here is the code in python

here is the code in python

x = np.array( [ [1, 10, 4], [3, 2, 1], [5, 1, 0] ] , dtype = np.float128 ); x = zscore(x, axis = 0); print x;

the output is

[[-1.2247449 1.40693 1.3728129] [ 0.0 -0.57932412 -0.39223227] [ 1.2247449 -0.82760589 -0.98058068]]

In matlab,

xxx = [1 10 4 ; 3 2 1; 5 1 0] zscore(xxx)

output is

-1.0000 1.1488 1.1209 0 -0.4730 -0.3203 1.0000 -0.6757 -0.8006

why sciPy.stats.zscore and matlab zscore function are different?

I am having difficulty loading in 'str' variables 'Et' (Endtime) and 'St' (Starttime) from a MATLAB .mat file into Python.

I want identical output as in MATLAB. Instead I have had issues trying to solve this. See below for Python code and output.

# Import numpy and h5py to load in .mat files import numpy as np import h5py Load in Matlab ('-v7.3') datafname = 'directory/file.mat'

create dictionary for data

f = h5py.File(fname,'r')data= {"average":np.array(f.get('average')),"median":np.array(f.get('median')),

All other variables are arrays

"stdev":np.array(f.get('stdev')),"P10":np.array(f.get('p10')),

"P90":np.array(f.get('p90')),"St":np.str(f.get('stime')),

"Et":np.str(f.get('etime'))}print(data["Et"])

output:

<HDF5 dataset "etime": shape (1, 6), type "<u4">

I want to have a string in python equal to the string in MATLAB. In other words, I want print(data["Et"]) = '01011212000000' which is the date and time.

How can I solve this?

Please see the MATLAB code and equivalent Numpy code below. Question: How can I get the D variable same in Numpy as MATLAB's?

Please see the MATLAB code and equivalent Numpy code below. Question: How can I get the D variable same in Numpy as MATLAB's?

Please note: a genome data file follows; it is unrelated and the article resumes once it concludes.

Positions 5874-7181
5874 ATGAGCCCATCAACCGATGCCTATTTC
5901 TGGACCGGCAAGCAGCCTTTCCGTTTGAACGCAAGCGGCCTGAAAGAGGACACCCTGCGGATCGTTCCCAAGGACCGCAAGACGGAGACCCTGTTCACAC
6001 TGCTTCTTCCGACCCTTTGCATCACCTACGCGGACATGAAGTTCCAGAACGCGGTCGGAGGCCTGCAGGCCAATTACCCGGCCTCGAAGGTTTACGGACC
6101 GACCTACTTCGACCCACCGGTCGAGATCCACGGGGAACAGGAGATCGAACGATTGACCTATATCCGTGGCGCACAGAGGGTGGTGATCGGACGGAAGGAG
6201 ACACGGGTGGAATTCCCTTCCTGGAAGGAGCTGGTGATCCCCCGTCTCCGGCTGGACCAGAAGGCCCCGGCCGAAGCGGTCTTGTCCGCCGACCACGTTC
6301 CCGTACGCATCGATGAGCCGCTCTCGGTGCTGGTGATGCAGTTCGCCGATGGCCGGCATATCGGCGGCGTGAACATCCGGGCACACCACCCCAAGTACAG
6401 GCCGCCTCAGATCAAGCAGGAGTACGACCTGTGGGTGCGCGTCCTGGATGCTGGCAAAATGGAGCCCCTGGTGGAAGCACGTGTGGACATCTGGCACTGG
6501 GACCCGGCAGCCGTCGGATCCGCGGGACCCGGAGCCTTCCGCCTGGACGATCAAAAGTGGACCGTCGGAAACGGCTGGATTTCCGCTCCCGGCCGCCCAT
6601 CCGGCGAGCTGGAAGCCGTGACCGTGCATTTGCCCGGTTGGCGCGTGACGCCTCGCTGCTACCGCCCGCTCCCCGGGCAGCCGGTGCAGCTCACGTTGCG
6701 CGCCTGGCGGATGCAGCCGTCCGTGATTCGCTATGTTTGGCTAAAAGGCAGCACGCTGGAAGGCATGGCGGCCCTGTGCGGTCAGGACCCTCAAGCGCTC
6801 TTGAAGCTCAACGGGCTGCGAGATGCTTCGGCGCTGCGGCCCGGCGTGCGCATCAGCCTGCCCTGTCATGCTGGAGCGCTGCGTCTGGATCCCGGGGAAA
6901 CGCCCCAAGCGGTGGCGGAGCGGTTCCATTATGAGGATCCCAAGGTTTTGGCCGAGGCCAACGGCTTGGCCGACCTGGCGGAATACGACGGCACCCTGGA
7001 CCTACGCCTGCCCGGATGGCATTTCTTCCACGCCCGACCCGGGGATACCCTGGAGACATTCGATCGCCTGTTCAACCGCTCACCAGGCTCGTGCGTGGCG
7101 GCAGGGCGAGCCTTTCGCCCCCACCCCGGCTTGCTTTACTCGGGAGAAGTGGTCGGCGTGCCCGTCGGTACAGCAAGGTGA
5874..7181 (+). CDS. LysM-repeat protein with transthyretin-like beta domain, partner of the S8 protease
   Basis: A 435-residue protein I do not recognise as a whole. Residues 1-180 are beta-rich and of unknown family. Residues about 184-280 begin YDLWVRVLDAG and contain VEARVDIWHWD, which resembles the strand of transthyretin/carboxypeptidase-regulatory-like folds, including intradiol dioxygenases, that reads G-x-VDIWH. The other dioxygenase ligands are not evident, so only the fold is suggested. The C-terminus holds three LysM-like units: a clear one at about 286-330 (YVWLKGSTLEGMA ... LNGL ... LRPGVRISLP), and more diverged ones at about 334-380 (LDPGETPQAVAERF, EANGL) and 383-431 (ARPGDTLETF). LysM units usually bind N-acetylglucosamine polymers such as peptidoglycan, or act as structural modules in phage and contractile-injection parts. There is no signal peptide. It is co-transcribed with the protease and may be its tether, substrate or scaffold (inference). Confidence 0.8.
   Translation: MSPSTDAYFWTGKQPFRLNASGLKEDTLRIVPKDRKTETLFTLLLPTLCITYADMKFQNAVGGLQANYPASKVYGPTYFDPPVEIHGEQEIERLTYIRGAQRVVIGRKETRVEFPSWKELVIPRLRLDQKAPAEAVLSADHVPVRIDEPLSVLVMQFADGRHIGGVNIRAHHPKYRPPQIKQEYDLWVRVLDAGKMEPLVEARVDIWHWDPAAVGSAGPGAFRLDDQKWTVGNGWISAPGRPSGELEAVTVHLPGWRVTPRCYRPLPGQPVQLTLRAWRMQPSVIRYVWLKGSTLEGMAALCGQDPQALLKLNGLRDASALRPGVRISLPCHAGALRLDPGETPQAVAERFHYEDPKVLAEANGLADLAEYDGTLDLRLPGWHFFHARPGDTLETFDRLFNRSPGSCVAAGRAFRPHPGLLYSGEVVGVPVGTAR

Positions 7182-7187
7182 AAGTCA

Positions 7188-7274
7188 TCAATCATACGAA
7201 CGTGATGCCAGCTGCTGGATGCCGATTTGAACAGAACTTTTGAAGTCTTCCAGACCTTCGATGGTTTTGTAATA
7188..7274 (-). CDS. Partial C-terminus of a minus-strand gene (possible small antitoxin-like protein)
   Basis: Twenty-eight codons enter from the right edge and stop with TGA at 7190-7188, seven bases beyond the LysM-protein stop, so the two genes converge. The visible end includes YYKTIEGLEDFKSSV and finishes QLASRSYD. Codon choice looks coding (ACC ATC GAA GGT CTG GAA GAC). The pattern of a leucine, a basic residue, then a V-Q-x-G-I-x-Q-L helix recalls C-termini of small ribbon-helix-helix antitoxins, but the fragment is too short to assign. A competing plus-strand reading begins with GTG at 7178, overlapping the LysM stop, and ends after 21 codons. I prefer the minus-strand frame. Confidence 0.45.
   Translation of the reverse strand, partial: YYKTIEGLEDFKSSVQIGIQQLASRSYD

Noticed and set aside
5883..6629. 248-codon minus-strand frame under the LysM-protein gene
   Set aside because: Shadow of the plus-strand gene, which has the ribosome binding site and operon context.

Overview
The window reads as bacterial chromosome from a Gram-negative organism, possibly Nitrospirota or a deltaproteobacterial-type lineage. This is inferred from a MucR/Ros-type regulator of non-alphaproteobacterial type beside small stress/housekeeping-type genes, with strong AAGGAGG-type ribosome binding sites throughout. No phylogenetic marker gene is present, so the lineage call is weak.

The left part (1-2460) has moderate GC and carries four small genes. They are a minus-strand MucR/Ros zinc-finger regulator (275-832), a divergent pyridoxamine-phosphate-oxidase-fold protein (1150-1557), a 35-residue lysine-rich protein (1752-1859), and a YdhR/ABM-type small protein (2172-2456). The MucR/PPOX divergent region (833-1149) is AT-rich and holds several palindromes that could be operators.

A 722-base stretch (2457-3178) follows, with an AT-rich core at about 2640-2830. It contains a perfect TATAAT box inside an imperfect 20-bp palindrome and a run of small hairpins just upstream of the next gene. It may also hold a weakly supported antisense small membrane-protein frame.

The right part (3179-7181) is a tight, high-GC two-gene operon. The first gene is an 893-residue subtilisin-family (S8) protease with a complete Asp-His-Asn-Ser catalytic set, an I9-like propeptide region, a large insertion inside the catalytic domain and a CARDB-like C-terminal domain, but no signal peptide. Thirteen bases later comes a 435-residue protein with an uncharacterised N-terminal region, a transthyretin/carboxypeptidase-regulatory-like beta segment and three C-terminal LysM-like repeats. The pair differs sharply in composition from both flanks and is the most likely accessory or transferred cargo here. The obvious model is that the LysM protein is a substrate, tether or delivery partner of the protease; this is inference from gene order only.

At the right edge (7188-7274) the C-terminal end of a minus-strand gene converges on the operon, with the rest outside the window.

**MATLAB Code**

A = [1 2 3; 4 5 6; 7 8 9]C = [100 1; 10 0.1; 1, 0.01]

C = reshape(C, 1,3,2)

D = bsxfun(@times, A, C)

D(:,:,1) =

`100 20 3 400 50 6 700 80 9`

D(:,:,2) =

`1.0000 0.2000 0.0300 4.0000 0.5000 0.0600 7.0000 0.8000 0.0900`

**Numpy Code**

A = np.array([[1,2,3],[4,5,6],[7,8,9]])C = np.array([[[100, 1], [10, 0.1], [1, 0.01]]]) # C.shape is (1, 3, 2)

D = A * C.T

D

`array([[[100. , 200. , 300. ], [ 40. , 50. , 60. ], [ 7. , 8. , 9. ]], [[ 1. , 2. , 3. ], [ 0.4 , 0.5 , 0.6 ], [ 0.07, 0.08, 0.09]]])`

A tutorial on writing MatLab-like functions using the Python language and the NumPy library.

Recently in my work, I was re-writing algorithms developed in MatLab to Python, some functions are not so simple to adapt, especially the array functions that are called Cell Arrays.

MatLab has an API where you can call MatLab functions via Python. The idea, however, was not to use MatLab, but the same algorithm works the same way using only Python and NumPy, and the GNU Octave also has an API similar to that of MatLab.

To maintain compatibility, I have created functions with the same name that are used in MatLab that is encapsulated in a class called Precision.

Make the repository clone and follow the instructions in the README file:

Below I will show some examples, these are contained in the unit tests.

Measuring the time spent in processing.

```
from precision import Precision
p = Precision()
p.tic()
for i in range(0, 1000): print(i)
p.toc()
```

The output will look something like this:

```
: > Elapsed time is 0:0:2 secounds.
```